No Steep Rate Hikes under Risk Rating 2.0. Protects policyholders from exorbitant premium hikes by capping annual increases at 9%. Currently, premiums can more than double every 4 years or less and FEMA’s new methodology called Risk Rating 2.0 will fundamentally alter premiums on policies throughout the country. This untested and unknown methodology could cause a rate shock and lead to unaffordable premiums, forcing homeowners to drop coverage or lose their homes. We saw all too clearly the negative consequences of hiking premiums after the Biggert-Waters Act of 2012 caused costs to skyrocket, hurting policyholders and disrupting the real estate market. This will put guardrails on FEMA’s new rating methodology, known as Risk Rating 2.0, and safeguard policyholders from sudden drastic rate shocks.
Affordability for Low- and Middle-Income Policyholders. Provides a comprehensive means-tested voucher for millions of low- and middle-income homeowners and renters if their flood insurance premium causes their housing costs to exceed 30% of their Adjusted Gross Income, significantly increasing the affordability of the NFIP program.
Path to NFIP Solvency. Freezes interest payments on the NFIP debt and reinvests savings towards mitigation efforts to restore the program to solvency and reduce future borrowing.
Limits on Private Insurance Company Profits. Caps Write Your Own (WYO) compensation at the rate FEMA pays to service its own policies and redirects the savings to pay for the means-tested affordability program.
Increased Cost of Compliance (ICC) Coverage. Increases the maximum limit for ICC coverage to better reflect the costs of rebuilding and implementing mitigation projects. In addition, ICC coverage eligibility is expanded in order to encourage more proactive mitigation before natural disasters strike.
Strong Investments in Mitigation. Provides robust funding levels for cost-effective investments in mitigation, which have a large return on investment and are the most effective way to reduce flood risk.
More Accurate Mapping. Authorizes funding for Light Detection and Ranging (LiDAR) technology for more accurate mapping of flood risk across the country, reducing confusion and generating better data.
Oversight of Write Your Own (WYO) Companies. Creates new oversight measures for insurance companies and vendors, and provides FEMA with greater authority to terminate contractors that have a track record of abuse.
Claims and Appeals Process Reforms Based on Lessons from Sandy. Fundamentally reforms the claims process based on lessons learned in Superstorm Sandy and other disasters, to level the playing field for policyholders during appeal or litigation, bans aggressive legal tactics preventing homeowners from filing legitimate claims, holds FEMA to strict deadlines so that homeowners get quick and fair payments, and ends FEMA’s reliance on outside legal counsel from expensive for-profit entities.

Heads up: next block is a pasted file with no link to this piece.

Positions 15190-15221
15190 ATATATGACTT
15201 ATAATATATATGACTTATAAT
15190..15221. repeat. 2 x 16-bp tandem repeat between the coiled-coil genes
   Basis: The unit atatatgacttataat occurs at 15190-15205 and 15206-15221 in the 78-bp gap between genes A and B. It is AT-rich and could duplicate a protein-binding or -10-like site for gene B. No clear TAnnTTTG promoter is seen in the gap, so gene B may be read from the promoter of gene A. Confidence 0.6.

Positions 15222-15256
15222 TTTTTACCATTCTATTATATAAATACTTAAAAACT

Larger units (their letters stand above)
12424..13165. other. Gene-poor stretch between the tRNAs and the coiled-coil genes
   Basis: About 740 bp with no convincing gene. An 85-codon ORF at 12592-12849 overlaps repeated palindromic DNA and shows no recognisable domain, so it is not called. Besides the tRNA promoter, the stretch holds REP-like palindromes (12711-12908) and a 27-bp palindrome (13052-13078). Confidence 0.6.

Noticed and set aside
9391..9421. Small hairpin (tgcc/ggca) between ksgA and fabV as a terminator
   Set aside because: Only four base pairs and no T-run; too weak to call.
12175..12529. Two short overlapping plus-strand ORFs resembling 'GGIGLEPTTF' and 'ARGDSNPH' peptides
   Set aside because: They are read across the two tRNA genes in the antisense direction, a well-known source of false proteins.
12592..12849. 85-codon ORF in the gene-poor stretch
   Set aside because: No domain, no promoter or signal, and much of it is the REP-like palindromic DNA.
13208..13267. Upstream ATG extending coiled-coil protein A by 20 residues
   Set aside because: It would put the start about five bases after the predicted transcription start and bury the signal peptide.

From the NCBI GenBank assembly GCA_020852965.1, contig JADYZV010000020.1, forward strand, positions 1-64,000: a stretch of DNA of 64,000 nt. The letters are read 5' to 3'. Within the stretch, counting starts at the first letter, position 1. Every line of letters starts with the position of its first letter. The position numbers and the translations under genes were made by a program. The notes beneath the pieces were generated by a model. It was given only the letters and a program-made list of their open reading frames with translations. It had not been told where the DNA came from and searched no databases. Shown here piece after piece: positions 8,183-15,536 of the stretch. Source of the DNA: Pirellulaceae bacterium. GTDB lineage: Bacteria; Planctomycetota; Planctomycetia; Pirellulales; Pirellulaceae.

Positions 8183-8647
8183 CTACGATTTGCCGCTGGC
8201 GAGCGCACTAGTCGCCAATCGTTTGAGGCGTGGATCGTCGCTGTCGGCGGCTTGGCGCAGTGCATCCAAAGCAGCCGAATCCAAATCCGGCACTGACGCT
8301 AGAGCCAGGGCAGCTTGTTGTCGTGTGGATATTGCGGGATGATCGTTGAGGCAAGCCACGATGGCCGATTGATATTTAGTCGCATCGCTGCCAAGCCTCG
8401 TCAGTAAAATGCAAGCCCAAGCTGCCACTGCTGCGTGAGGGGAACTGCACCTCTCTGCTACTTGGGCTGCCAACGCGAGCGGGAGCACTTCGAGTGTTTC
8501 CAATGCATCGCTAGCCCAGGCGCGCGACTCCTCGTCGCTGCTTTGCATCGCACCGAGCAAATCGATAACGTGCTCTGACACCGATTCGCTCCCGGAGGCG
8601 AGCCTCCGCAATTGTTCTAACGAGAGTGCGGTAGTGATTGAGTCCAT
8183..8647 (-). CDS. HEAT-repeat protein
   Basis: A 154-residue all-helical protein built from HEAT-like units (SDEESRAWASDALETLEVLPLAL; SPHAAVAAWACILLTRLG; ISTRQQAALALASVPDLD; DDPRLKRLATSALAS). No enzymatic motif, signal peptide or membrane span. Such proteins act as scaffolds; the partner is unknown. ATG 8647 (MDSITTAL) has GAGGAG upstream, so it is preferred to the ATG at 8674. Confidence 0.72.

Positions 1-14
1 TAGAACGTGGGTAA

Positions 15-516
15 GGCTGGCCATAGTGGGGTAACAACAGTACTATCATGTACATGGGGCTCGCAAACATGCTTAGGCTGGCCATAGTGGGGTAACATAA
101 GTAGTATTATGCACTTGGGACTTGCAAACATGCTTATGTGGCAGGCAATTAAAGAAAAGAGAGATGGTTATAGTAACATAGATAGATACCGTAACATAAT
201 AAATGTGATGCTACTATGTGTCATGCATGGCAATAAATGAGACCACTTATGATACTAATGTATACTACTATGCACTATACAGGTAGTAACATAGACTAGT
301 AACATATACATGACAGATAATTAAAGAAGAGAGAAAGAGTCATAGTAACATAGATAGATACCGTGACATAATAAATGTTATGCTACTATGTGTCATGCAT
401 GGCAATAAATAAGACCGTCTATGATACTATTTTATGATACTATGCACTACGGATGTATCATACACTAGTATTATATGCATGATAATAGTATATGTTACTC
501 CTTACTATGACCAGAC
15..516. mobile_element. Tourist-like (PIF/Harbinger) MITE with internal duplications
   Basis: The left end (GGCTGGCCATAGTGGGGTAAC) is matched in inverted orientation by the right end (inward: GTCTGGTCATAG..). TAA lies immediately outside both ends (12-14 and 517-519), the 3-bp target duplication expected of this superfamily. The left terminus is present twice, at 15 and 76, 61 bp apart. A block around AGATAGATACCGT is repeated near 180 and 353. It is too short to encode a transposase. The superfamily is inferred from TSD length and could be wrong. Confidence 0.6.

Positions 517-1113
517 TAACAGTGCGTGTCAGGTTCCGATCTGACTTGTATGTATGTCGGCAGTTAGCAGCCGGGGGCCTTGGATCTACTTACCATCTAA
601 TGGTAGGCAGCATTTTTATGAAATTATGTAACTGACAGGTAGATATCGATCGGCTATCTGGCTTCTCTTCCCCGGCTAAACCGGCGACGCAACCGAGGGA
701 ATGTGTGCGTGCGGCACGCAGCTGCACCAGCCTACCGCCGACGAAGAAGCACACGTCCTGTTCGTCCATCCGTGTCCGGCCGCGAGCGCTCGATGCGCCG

Better Training. Provides for increased training and certification of agents and adjusters to reduce mistakes and improve the customer experience.
The bipartisan bill is also cosponsored by Senators Bill Cassidy (R-La.), Cory Booker (D-N.J.), John Kennedy (R-La.), Elizabeth Warren (D-Mass.), Marco Rubio (R-Fla.), Kirsten Gillibrand (D-N.Y.), Jack Reed (D-R.I.), Chris Van Hollen (D-Md.) and Cindy Hyde-Smith (R-Miss.).
Schumer has long pushed for reforms as part of a long-term reauthorization of the flood program, which included: an NFIP that provides homeowners with flood protection for a stable and fair cost, more accurate flood maps that utilize the best technology and sound data, stricter controls placed on lawyers who seek to defend insurance companies against homeowners, and better oversight of insurance companies participating in the NFIP.
Additionally, Schumer has criticized the administration’s proposed Risk Rating 2.0 plan, and has demanded that they halt the plan, which would begin to assess properties individually according to what they call ‘logical rating variables.” Schumer has said that plan could potentially impact millions of single-family policyholders of public flood insurance, and yet, Congress has not been adequately consulted.
Schumer has long fought to protect NFIP policyholders throughout New York. In 2015, Schumer even urged FEMA to scrap the decades-old Write-Your-Own (WYO) insurance model from the NFIP and move forward to overhaul the process entirely so that flood insurance policyholders in New York and across the country benefited from consistent coverage and providers that were not incentivized to fight their claims. The WYO model has been in place since 1983 and allows participating insurance companies to write and service policies in their own names. While the WYOs are subject to NFIP’s rules and regulations, Schumer explained that often times the companies are servicing flood insurance claims with the same profit-driven mentality as they would have for their other lines of business, and as a result unfairly reducing payments to homeowners.